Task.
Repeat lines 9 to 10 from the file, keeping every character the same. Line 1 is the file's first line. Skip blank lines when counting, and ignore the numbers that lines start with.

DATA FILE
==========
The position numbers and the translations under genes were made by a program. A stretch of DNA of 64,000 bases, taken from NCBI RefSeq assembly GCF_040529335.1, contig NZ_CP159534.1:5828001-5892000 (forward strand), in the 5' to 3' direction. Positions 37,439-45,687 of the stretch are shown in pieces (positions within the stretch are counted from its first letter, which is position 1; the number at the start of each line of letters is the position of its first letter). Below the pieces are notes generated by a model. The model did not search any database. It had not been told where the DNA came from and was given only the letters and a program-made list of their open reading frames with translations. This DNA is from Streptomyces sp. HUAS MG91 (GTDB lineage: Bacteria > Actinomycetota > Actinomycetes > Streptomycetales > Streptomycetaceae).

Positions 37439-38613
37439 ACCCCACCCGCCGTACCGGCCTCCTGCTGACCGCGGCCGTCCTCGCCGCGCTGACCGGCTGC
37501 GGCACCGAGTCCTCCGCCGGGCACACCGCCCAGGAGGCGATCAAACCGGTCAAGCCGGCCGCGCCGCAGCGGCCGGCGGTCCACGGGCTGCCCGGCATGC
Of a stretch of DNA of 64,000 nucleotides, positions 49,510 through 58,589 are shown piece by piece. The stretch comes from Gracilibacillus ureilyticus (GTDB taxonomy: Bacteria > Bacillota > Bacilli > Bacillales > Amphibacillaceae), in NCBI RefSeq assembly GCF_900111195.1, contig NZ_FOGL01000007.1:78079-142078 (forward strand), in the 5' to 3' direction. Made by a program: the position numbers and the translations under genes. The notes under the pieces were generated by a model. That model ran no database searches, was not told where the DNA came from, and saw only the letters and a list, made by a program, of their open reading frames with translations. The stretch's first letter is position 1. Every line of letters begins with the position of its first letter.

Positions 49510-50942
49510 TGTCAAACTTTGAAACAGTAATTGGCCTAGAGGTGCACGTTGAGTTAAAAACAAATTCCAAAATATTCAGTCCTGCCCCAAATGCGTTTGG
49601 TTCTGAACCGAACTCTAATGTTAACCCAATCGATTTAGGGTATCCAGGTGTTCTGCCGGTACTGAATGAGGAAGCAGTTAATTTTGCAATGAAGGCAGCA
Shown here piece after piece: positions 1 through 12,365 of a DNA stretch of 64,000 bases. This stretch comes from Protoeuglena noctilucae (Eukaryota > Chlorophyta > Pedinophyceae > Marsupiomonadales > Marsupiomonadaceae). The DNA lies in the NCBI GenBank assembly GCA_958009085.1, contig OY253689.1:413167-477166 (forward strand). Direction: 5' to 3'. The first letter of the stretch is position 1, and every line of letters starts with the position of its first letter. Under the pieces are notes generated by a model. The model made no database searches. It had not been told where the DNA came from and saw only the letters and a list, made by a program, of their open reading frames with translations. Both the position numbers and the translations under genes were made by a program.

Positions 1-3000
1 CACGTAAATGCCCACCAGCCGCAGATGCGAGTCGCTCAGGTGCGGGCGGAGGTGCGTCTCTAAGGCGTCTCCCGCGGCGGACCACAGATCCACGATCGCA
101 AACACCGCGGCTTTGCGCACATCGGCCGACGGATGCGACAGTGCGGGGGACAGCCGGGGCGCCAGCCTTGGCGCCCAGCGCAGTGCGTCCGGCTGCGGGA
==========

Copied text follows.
Shown here piece after piece: positions 1 through 12,365 of a DNA stretch of 64,000 bases. This stretch comes from Protoeuglena noctilucae (Eukaryota > Chlorophyta > Pedinophyceae > Marsupiomonadales > Marsupiomonadaceae). The DNA lies in the NCBI GenBank assembly GCA_958009085.1, contig OY253689.1:413167-477166 (forward strand). Direction: 5' to 3'. The first letter of the stretch is position 1, and every line of letters starts with the position of its first letter. Under the pieces are notes generated by a model. The model made no database searches. It had not been told where the DNA came from and saw only the letters and a list, made by a program, of their open reading frames with translations. Both the position numbers and the translations under genes were made by a program.

Positions 1-3000